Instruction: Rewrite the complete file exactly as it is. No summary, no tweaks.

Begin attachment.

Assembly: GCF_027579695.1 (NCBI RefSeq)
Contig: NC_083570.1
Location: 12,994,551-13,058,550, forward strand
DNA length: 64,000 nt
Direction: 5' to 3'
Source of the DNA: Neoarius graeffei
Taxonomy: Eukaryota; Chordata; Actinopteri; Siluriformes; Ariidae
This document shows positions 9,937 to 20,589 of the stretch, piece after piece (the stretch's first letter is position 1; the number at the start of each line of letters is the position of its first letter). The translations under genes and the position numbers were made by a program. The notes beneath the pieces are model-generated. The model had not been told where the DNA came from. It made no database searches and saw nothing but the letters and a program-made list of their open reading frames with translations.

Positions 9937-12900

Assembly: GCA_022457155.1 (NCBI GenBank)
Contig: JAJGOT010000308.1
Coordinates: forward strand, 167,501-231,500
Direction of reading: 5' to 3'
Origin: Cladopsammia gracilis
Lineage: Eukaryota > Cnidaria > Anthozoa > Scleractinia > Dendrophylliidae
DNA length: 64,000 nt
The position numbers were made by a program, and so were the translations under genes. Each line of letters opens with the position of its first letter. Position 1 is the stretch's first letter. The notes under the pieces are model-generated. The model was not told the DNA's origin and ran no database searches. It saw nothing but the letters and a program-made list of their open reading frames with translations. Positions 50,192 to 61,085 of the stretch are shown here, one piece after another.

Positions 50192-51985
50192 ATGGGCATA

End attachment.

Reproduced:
Assembly: GCF_027579695.1 (NCBI RefSeq)
Contig: NC_083570.1
Location: 12,994,551-13,058,550, forward strand
DNA length: 64,000 nt
Direction: 5' to 3'
Source of the DNA: Neoarius graeffei
Taxonomy: Eukaryota; Chordata; Actinopteri; Siluriformes; Ariidae
This document shows positions 9,937 to 20,589 of the stretch, piece after piece (the stretch's first letter is position 1; the number at the start of each line of letters is the position of its first letter). The translations under genes and the position numbers were made by a program. The notes beneath the pieces are model-generated. The model had not been told where the DNA came from. It made no database searches and saw nothing but the letters and a program-made list of their open reading frames with translations.

Positions 9937-12900

Assembly: GCA_022457155.1 (NCBI GenBank)
Contig: JAJGOT010000308.1
Coordinates: forward strand, 167,501-231,500
Direction of reading: 5' to 3'
Origin: Cladopsammia gracilis
Lineage: Eukaryota > Cnidaria > Anthozoa > Scleractinia > Dendrophylliidae
DNA length: 64,000 nt
The position numbers were made by a program, and so were the translations under genes. Each line of letters opens with the position of its first letter. Position 1 is the stretch's first letter. The notes under the pieces are model-generated. The model was not told the DNA's origin and ran no database searches. It saw nothing but the letters and a program-made list of their open reading frames with translations. Positions 50,192 to 61,085 of the stretch are shown here, one piece after another.

Positions 50192-51985
50192 ATGGGCATA